Black Immigrant Daily News
From being chosen as the February 2021 Good Morning America (GMA) Book Club pick to being featured in Essence magazine plus book signings and publishing different variations including a paperback version, Barbadian author Cherie Jones is now one of Loop‘s Author of the Year contenders.
A lot happened for her in 2021, including also that her debut novel ‘How the One-Armed Sister Sweeps Her House’ was shortlisted for the Women’s Prize for Fiction in the UK. But this year, Jones is racking up more accolades too. She was selected to participate in the 2022 International Writing Programme (IWP) Fall Residency, hosted by the University of Iowa.
However, at home, her talent has been recognised too, at least twice – at the start of the year and at the end. In January, Jones led the National Cultural Foundation (NCF) Writers’ Clinic to share ‘Tips on Getting A Literary Agent’, and now, in December, she’s vying for a Loop accolade.
Her novel now has almost 4,000 global ratings on Amazon and has 4.1 stars out of 5. It’s a Best-seller on Amazon and a Discover Pick on Barnes & Noble. On Barnes & Noble it has a 4.4 rating.
These women are doing the best that they can based on what they know
Jones’ first novel won her a great video interview and review from GMA reporter Janai Norman. Norman, who got married in Barbados, said that the island is “quite near and dear to my heart”. She said the debut book “explores race and class, murder and inconsolable grief all against the backdrop of wealthy British tourists and working class Bajans…
“Cherie Jones is taking readers on a journey to the other side of a seemingly peaceful paradise and ‘How the one-armed sister sweeps her House’.”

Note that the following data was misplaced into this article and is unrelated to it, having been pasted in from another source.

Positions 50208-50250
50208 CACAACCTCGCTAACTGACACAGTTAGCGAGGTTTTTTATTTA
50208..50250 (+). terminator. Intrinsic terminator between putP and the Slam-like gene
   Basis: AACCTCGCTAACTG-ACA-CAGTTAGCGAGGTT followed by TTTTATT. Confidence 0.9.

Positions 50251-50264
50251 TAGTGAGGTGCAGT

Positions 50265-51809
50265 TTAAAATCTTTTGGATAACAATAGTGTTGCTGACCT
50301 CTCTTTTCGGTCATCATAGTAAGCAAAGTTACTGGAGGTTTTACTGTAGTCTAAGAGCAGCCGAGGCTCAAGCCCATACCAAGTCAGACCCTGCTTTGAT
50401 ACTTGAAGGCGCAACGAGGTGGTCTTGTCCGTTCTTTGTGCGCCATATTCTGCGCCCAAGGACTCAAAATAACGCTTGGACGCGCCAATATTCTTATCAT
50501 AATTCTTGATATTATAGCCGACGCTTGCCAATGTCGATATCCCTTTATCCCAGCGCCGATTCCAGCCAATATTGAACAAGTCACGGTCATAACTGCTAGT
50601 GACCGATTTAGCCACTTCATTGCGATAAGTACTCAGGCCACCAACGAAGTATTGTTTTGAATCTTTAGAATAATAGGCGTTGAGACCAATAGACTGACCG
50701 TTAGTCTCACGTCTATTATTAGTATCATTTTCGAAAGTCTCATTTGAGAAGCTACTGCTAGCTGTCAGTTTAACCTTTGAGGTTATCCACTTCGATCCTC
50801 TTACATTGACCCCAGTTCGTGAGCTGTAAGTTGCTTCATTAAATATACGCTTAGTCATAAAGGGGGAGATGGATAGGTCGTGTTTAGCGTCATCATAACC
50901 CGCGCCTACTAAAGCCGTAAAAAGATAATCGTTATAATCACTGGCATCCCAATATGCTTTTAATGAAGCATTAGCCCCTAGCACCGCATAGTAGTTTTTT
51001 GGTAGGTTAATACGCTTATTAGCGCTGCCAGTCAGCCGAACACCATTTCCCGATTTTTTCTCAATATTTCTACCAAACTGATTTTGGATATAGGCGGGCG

At certain points of the novel I actually had to put it down
Interviewing Jones, Norman said, “We know when many tourists traveled to islands like Barbados, they head straight to their beautiful vacation destination, but in this novel, you’re shifting the perspective, peeling back the layers of what the locals their experience.”
Jones said that her hope, in this book which came to her on a bus ride in the UK, was to highlight some dark realities and give help to some who may be living in silence.
“I think that it’s important as a Barbadian to acknowledge that we are that beautiful picture perfect paradise that everybody sees on the postcards and for some of these characters, yes, there is the beautiful beach but there also be problems that people in any other country in the world would experience.”
By profession, Jones is a practicing attorney in Barbados and she said that those skills helped with her writing. “One of those skills for me is the ability to ask good questions. And I like to say that the characters who tend to be very willing to talk to me don’t always tell the whole truth.”
Norman said the novel dives into the complex daily lives of a family of women, their associates and lovers as they navigate the harsh reality of abusive relationships with domestic violence and sexual assaults.
She said that Jones was a victim in the past and told her that by way of the writing process and through her characters it was therapeutic and cathartic for herself as well.
Writing out a notebook from front to back in pen, she put down on paper what is now a Best-seller book, but because of the topics covered, she said it was not an easy task.
“At certain points of the novel I actually had to put it down. But it was something that was also almost a compulsion like I have to finish it…
“These women are doing the best that they can based on what they know based on what they’ve experienced. To me the connection between this sense of disempowerment and oppression is very much like losing a voice and I thought that that was a very good way creatively to portray the trauma that some of these women face. I do hope that in reading the story, perhaps there’s at least one person who reads it, finds some value.”
Norman asked the poignant question, ‘What would you say to someone who is maybe struggling [with abuse]?’
Jones without hesitation said, “Share! Share the experience, share the trauma, share the difficulty, because it’s only in speaking up and out, that transformation is possible.”